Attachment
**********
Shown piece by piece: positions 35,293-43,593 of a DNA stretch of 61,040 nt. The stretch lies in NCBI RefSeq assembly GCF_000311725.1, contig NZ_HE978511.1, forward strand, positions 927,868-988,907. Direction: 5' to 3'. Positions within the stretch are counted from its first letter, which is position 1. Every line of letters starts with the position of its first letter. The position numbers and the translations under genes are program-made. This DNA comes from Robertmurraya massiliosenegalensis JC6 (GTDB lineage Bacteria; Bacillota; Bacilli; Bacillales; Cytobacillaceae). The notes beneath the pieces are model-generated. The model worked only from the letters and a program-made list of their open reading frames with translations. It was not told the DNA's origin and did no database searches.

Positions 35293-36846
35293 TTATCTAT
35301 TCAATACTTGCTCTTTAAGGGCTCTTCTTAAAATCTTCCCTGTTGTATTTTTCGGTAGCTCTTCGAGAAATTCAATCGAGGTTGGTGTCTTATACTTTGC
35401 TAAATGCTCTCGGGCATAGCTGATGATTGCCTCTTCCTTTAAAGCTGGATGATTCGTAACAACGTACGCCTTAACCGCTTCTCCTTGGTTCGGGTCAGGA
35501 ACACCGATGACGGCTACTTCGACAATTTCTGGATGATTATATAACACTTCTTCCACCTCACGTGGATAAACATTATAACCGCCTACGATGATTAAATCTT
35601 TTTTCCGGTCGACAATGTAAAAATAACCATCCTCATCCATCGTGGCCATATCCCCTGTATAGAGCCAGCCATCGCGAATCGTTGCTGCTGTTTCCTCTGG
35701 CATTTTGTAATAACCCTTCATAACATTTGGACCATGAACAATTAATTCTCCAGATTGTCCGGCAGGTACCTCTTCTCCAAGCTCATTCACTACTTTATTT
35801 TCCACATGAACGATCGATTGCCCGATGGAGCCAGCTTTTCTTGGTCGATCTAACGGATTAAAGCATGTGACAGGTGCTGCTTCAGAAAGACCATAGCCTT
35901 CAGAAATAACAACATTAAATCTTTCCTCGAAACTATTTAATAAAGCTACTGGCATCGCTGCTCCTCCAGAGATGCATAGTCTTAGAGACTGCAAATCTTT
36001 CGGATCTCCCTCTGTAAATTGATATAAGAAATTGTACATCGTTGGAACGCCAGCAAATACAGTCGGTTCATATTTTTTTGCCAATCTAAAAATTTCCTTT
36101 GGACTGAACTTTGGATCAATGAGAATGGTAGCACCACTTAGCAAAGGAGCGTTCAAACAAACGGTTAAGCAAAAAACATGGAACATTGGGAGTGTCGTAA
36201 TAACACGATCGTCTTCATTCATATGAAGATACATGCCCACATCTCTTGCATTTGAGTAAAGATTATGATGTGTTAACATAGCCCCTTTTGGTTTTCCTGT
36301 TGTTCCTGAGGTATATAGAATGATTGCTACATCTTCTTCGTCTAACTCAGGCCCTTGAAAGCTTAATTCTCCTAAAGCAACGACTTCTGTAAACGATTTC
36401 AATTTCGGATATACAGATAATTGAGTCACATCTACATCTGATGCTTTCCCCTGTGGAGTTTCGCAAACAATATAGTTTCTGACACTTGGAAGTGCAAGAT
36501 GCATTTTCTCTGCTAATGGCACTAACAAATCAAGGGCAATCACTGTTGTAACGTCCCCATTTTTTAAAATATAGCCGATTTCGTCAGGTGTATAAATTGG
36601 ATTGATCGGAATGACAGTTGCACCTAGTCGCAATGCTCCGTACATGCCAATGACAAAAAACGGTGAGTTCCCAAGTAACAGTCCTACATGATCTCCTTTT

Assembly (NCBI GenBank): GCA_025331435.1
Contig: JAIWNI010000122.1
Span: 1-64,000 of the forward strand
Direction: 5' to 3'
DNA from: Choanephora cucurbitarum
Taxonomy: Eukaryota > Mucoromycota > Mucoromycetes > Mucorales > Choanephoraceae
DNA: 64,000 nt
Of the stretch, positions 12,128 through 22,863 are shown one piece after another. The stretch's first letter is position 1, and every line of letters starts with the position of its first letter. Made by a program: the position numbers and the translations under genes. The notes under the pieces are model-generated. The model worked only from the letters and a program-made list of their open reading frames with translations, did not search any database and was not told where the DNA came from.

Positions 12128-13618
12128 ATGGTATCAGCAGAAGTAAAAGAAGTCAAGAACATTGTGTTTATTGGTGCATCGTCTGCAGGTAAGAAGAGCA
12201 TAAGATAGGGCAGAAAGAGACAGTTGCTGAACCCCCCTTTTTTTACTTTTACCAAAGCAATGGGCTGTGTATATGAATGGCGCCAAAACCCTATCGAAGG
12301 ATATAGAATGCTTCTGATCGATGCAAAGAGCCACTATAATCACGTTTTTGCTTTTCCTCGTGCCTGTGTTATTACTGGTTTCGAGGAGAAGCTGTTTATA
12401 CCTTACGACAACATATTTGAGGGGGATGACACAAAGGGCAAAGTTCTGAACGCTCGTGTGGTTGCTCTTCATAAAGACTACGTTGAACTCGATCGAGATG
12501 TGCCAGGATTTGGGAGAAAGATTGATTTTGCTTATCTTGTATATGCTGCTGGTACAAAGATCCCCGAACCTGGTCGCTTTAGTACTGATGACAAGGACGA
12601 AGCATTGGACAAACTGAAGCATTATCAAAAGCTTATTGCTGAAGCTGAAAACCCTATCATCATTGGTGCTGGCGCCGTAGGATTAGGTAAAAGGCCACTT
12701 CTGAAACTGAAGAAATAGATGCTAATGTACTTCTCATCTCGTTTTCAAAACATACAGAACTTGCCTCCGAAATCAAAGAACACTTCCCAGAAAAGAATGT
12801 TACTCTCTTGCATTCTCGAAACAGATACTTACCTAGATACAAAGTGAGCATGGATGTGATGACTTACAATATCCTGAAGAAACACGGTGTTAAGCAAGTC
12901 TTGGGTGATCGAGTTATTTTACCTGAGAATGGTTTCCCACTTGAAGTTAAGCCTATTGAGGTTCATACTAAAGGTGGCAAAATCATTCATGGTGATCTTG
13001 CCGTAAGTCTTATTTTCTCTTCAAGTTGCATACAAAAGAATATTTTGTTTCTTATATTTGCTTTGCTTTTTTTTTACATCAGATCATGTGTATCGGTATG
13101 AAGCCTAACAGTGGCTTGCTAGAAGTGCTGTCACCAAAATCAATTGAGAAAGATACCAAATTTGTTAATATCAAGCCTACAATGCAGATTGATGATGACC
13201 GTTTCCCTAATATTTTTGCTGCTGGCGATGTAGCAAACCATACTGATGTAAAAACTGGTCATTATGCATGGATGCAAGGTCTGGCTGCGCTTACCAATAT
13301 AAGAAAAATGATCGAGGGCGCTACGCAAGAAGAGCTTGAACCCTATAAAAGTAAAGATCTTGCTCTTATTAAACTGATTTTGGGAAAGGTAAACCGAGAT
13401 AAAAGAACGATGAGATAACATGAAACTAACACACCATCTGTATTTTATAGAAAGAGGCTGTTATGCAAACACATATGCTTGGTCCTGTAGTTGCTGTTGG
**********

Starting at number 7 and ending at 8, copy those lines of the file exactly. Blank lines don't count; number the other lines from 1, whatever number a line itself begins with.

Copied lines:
35601 TTTTCCGGTCGACAATGTAAAAATAACCATCCTCATCCATCGTGGCCATATCCCCTGTATAGAGCCAGCCATCGCGAATCGTTGCTGCTGTTTCCTCTGG
35701 CATTTTGTAATAACCCTTCATAACATTTGGACCATGAACAATTAATTCTCCAGATTGTCCGGCAGGTACCTCTTCTCCAAGCTCATTCACTACTTTATTT